Brendan Largay, Head of School

Cultural Competency and a Call for Skill-based Instruction

With each passing day, I am convinced more and more that we are living through one of the great revolutions of thought in world history. Never has information been more easily accessible in real time to more people. Technology has been the great accelerant, to be sure, taking any idea and extrapolating its impact (for good or ill) exponentially. So, too, has technology been the great equalizer, making information more available to more people globally and providing educational opportunities across lines of socio-economics in ways that our world has never known before.

This is why, I believe, that if school leaders were given another chance to design the educational model from the ground up with a truly blank slate, it would look profoundly different than it did coming out of the Industrial Revolution (which is, in large part, the model most schools continue to abide by today). This new design would be more reflective of the fluidity and flexibility of the way information is made available today.

Significantly, this new model would shift the educational balance of skill and discipline. Where today, skill is often taught by way of discipline, this imagined model would find discipline, or more to the point, inter-discipline as the byproduct of skill instruction rather than the driver of it. As such, the skill, be it problem solving, communication, collaboration, entrepreneurialism, would be the organizing factor. And among its fundamental underpinnings would be the skill of cultural competency. It would be right there, next to critical thinking, as an imperative for the next wave of well-educated children.

If you are wondering why, I would invite you to watch the news or give your Twitter feed a quick scroll. As our access to information becomes easier, so too does our need to be able to distill meaning from it and understand the source of it. To do so without a culturally competent lens would be to leave a significant part of each story, and in many cases, the entire story, misunderstood.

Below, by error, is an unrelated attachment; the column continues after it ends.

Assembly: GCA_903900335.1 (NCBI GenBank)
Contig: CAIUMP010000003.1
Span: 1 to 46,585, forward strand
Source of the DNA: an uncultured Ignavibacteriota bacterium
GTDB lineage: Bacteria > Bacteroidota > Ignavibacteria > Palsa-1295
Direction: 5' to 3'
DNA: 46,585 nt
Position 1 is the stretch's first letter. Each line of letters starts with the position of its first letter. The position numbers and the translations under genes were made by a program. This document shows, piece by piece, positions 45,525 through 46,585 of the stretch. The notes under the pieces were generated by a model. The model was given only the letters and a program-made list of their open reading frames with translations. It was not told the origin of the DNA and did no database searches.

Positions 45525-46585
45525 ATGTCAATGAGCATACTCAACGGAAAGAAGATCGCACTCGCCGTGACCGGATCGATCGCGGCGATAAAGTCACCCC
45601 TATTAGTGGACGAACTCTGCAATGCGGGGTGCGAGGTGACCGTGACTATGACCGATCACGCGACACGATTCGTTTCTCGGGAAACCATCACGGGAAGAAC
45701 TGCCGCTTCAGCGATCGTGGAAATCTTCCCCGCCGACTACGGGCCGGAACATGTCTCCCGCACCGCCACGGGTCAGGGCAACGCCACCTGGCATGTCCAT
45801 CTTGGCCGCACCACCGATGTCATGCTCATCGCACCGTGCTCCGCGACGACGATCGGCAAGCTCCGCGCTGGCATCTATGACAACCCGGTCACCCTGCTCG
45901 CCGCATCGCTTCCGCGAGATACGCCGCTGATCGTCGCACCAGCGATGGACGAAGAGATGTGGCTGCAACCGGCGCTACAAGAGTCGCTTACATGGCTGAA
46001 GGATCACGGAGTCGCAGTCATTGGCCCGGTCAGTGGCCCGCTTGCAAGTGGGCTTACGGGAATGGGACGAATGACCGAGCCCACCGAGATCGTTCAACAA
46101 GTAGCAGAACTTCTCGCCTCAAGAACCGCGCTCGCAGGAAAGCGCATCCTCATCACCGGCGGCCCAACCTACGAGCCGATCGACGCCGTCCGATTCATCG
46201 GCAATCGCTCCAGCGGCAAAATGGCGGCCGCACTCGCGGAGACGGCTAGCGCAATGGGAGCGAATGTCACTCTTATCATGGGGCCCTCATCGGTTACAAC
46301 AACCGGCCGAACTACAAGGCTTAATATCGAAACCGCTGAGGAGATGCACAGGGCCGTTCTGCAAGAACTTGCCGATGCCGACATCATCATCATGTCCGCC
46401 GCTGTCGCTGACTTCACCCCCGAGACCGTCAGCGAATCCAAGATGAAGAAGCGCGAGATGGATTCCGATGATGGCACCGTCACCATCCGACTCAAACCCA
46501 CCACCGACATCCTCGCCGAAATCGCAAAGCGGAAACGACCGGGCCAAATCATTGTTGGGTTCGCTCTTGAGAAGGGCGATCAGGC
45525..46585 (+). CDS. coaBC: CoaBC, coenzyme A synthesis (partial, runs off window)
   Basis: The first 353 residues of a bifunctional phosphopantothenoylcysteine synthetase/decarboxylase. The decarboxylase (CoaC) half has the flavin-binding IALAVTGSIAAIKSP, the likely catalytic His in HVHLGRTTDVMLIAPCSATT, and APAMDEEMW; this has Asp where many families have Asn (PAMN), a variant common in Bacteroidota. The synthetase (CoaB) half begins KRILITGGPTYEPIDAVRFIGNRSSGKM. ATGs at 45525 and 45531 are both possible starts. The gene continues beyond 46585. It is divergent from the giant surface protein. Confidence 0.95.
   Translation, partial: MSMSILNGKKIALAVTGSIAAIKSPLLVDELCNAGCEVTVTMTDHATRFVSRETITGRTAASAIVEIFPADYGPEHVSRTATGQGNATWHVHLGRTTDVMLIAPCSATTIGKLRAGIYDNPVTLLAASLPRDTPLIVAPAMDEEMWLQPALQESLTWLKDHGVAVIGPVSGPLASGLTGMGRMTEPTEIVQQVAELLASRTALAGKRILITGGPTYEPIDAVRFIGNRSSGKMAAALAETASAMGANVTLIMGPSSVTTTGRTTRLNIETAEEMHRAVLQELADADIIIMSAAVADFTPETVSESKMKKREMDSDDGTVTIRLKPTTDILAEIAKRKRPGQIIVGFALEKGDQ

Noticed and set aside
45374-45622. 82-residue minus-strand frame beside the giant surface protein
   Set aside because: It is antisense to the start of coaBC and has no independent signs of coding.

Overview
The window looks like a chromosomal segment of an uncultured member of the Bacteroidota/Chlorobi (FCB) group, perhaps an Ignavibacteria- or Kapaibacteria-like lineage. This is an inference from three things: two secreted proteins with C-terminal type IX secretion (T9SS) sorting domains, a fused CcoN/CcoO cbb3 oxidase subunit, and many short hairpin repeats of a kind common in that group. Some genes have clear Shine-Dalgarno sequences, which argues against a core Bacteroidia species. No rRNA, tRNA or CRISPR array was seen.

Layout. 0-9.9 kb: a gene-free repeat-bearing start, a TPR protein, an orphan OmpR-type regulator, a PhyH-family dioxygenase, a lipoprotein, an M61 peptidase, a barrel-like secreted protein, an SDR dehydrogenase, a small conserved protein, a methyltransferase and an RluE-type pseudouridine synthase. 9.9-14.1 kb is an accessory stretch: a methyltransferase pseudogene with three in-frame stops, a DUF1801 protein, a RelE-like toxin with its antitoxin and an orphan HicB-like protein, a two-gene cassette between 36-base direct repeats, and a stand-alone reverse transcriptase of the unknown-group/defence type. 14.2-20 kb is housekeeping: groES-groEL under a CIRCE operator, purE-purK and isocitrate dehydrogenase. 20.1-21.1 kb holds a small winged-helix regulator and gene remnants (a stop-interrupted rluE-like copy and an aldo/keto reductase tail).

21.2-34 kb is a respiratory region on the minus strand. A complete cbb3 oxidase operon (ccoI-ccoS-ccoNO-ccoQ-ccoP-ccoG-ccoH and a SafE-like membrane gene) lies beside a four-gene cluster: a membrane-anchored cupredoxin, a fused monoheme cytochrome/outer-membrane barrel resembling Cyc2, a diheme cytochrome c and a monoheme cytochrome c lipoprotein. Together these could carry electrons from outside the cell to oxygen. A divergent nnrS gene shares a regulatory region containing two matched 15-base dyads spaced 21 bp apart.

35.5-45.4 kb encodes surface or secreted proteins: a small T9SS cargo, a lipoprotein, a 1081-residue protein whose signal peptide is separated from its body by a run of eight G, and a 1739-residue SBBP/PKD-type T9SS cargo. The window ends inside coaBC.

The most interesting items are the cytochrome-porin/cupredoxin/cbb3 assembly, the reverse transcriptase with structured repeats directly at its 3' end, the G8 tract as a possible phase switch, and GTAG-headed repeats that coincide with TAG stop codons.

Everything, from the impact of the flooding in the Carolinas to the latest Supreme Court appointment to the US Open women’s tennis final, will be processed and understood differently depending on how intentionally one applies the lens of cultural competency to the conversation. All of these moments are imminently teachable, and cultural competency – the impact these events may have across identifiers of socio-economics, race, gender and many others – can be an incredibly powerful place to start.

Here at Belmont Day, the opportunities to extend our own learning in this area, as children and as adults, are myriad:

  • With a curriculum review process intentionally guided by a diversity strand
  • In our professionally facilitated race-based affinity groups (which kick off on October 17)
  • At our Braiding Different Strands community programming (which kicks off on October 24th)
  • During our afterschool student affinity work, the upshot of a summer innovation stipend
  • During parent and faculty SEED programming (which are already up and running)

The terms of education are changing. What is important today to our children for the world they will inherit tomorrow requires a flexible curriculum ready to adapt to those changes. We are lucky to have a community so deeply committed to keeping up with those changes, and recognizing the importance of a balanced curriculum of discipline and skill with cultural competency as one of them.

Have a great weekend everyone.


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